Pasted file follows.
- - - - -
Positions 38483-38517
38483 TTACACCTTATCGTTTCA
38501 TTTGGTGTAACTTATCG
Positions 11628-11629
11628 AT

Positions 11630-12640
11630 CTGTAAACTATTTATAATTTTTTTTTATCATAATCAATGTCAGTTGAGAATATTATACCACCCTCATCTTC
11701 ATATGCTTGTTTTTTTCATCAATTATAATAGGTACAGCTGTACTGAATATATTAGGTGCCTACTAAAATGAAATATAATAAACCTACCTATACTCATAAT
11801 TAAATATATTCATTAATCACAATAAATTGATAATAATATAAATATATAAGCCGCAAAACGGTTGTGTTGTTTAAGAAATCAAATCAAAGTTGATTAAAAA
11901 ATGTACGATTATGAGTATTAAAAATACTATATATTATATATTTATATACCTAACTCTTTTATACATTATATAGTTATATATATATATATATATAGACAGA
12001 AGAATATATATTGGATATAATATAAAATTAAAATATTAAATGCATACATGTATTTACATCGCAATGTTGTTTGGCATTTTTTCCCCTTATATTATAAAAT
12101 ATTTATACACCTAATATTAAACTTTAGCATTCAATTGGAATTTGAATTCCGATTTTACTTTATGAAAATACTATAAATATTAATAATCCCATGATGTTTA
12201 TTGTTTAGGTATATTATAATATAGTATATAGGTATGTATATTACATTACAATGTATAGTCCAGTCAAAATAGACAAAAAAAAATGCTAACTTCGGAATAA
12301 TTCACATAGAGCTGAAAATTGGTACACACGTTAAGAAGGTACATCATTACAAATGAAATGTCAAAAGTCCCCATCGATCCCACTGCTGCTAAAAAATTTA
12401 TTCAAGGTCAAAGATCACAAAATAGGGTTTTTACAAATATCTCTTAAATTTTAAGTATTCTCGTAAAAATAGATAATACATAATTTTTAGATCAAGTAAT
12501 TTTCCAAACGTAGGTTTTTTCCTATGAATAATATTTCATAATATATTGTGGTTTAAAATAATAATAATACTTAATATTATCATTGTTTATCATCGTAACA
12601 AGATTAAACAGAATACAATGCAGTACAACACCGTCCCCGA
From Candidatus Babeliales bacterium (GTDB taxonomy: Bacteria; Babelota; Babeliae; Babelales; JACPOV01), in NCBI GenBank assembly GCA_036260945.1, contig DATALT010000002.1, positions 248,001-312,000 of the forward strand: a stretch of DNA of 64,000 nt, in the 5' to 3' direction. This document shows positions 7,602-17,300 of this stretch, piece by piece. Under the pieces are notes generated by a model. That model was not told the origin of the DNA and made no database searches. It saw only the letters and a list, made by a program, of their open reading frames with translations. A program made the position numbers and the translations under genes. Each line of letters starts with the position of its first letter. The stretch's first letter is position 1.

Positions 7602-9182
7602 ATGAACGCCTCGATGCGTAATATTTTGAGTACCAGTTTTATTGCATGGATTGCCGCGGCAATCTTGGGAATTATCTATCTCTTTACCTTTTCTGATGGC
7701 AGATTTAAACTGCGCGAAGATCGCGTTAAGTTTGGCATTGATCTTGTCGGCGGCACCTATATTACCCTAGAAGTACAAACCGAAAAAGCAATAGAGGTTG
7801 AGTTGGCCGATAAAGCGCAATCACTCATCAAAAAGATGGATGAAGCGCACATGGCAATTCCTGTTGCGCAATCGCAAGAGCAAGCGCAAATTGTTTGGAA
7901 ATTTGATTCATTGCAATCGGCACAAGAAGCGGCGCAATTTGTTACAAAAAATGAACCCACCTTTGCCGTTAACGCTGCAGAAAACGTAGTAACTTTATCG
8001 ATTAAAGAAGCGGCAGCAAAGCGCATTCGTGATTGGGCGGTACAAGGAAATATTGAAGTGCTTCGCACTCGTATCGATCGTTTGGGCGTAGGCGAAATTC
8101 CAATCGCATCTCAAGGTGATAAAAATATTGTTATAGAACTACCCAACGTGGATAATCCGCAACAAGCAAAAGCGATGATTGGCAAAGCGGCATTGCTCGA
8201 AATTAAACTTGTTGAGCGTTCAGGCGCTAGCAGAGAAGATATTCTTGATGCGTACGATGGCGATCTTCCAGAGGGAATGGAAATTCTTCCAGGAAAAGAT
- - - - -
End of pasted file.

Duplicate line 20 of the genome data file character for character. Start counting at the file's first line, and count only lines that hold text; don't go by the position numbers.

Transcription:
7602 ATGAACGCCTCGATGCGTAATATTTTGAGTACCAGTTTTATTGCATGGATTGCCGCGGCAATCTTGGGAATTATCTATCTCTTTACCTTTTCTGATGGC